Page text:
The 16-year-old Quebec died of complications of COVID-19 at a Montreal Children’s Hospital last week. This young man is the youngest person in the province to die of this disease.
Montreal Public Health officials said Wednesday that the death should not cause unnecessary concern about the safety of schools, explaining how the city has been successful in slowing the spread of infectious versions of COVID-19.
“I would tell parents that schools are safe and that sending our children to school is of great benefit to their development,” said Dr. Miley Drew, head of the Montreal Public Health Authority.
Deaths from COVID-19 and hospitalization are very rare in adolescents and children. Only one other person under the age of 20 in Quebec has died of the disease.
“Variations are more prevalent and affect younger people. We have seen earlier deaths in younger people, but 16 are actually much younger,” Droin said.
The death occurred on Saturday, according to the provincial public health research institute, INSPQ. Saint-Justin Children’s Hospital in Montreal did not release any other details about the patient, including whether they had a variation.
A hospital spokesman said in a statement confirming the death that “people who die at a young age from COVID-19 are generally seriously ill”, which was first reported by the French language television network TVA.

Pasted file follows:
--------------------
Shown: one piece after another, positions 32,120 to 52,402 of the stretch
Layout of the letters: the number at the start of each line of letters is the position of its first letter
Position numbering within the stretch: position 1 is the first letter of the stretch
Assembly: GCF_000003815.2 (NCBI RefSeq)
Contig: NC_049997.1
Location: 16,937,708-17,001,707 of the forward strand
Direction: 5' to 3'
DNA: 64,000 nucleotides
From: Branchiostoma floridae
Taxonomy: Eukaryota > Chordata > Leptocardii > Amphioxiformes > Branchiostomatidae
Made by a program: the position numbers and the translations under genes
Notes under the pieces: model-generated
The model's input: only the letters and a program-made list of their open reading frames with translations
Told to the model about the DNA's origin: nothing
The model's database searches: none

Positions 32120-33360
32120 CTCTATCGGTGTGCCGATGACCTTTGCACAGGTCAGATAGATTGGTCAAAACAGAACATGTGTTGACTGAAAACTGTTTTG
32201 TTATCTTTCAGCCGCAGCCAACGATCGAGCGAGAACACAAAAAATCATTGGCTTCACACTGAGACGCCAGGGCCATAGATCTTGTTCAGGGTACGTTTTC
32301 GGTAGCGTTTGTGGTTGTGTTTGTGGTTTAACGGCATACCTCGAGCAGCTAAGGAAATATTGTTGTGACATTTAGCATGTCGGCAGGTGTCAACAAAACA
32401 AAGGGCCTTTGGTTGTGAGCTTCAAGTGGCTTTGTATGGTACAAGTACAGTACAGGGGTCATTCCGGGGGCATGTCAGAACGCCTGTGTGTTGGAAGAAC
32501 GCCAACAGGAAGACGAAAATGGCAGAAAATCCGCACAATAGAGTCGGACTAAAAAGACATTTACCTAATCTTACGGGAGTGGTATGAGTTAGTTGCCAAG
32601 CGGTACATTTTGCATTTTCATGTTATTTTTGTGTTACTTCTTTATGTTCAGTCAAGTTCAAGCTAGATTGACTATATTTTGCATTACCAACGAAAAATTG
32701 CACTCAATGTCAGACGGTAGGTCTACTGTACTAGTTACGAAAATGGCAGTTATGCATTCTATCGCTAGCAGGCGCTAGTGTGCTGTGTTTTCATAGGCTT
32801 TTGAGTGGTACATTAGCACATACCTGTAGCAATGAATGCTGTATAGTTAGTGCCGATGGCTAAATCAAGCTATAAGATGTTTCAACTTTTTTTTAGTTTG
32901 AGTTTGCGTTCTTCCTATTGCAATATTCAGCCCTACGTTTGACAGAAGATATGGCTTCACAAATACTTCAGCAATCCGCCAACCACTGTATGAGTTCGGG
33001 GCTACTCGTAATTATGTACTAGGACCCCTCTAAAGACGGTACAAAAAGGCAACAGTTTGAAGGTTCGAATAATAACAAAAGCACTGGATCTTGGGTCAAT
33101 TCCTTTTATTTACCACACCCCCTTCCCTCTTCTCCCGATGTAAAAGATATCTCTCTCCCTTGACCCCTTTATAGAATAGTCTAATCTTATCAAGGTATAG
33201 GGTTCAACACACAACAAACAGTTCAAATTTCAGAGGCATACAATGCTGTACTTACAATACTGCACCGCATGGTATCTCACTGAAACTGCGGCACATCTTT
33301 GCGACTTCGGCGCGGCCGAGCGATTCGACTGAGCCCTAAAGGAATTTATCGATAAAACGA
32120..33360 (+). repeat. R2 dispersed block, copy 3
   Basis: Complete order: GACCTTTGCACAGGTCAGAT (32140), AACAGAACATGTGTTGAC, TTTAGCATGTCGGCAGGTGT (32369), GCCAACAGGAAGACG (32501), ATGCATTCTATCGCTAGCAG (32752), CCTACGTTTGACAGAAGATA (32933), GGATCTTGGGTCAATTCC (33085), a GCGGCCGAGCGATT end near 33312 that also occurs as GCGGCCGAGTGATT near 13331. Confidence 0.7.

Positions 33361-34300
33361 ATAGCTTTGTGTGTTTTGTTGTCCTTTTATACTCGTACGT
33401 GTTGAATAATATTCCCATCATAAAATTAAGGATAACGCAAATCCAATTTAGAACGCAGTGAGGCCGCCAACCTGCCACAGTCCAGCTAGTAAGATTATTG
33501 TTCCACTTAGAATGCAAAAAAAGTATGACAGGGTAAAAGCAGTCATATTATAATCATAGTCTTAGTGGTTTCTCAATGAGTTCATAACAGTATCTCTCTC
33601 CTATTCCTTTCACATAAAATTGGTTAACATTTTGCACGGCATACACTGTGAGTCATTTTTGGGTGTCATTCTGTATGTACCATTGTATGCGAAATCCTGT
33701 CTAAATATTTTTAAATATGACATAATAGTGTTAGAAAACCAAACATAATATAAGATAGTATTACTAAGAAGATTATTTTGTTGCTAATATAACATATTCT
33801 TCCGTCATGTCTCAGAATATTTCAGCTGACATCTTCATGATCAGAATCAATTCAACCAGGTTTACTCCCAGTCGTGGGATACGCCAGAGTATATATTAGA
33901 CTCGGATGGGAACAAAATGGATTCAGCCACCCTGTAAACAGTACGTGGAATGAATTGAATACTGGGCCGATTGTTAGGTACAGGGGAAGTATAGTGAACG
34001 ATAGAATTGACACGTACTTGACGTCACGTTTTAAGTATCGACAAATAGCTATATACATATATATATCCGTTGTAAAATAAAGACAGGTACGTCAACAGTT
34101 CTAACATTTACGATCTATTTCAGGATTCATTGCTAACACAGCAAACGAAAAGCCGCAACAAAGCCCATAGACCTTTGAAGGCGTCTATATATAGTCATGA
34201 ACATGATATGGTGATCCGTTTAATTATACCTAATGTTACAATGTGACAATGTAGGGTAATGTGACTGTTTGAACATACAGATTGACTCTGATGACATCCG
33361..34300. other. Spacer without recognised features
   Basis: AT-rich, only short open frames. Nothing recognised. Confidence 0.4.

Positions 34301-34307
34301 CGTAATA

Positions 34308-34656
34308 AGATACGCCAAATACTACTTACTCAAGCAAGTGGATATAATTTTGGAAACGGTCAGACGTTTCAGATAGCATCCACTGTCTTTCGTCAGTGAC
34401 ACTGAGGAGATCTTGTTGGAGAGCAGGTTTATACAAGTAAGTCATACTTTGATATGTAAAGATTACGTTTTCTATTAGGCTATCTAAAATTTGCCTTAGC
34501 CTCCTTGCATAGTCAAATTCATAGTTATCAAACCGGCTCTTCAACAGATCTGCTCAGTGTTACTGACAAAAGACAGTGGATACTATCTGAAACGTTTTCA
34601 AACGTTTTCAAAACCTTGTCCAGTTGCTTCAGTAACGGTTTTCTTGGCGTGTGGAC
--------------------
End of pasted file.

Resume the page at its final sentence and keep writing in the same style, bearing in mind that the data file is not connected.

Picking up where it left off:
Stops the spread of variations
On Tuesday, the provincial government announced the reintroduction of a series of public health restrictions in the Montreal area aimed at restricting hospital admissions from COVID-19 strains.
Among the re-introduced activities was the participation of older high school students in live class on alternate days.
Druin said this would help in efforts to prevent large-scale explosions in schools. He noted that when variations began to appear in Montreal – P117, which is most prevalent in Quebec – there were several significant eruptions.
But the city, along with provincial officials, has taken an aggressive approach in cases where differences in schools are suspected. Having a case is enough to close a class. “We see a lot of small explosions now,” Druin said.
He added that Montreallers, in general, respect public health practices and cooperate with contact tracking investigations. He said it has helped the city to increase the number of new epidemics that have hit other parts of the province, such as Quebec City and Cattino.
But that doesn’t mean Montreal can avoid another lawsuit and hospitalization. The latest modeling by INSPQ indicates that cases are likely to rise significantly in the coming days, following hospital admissions by the end of the month.
Although severe cases of the disease are rare in adolescents and children, variants send people under the age of 60 to the hospital.
“What all the doctors are telling us is that significantly younger people – in their 40s and 50s – are more likely to be seriously ill in intensive care. And many of these people do not have pre-existing conditions,” Sonia Belanger said. Chief Executive Officer of the Health Authority in South-Central Montreal.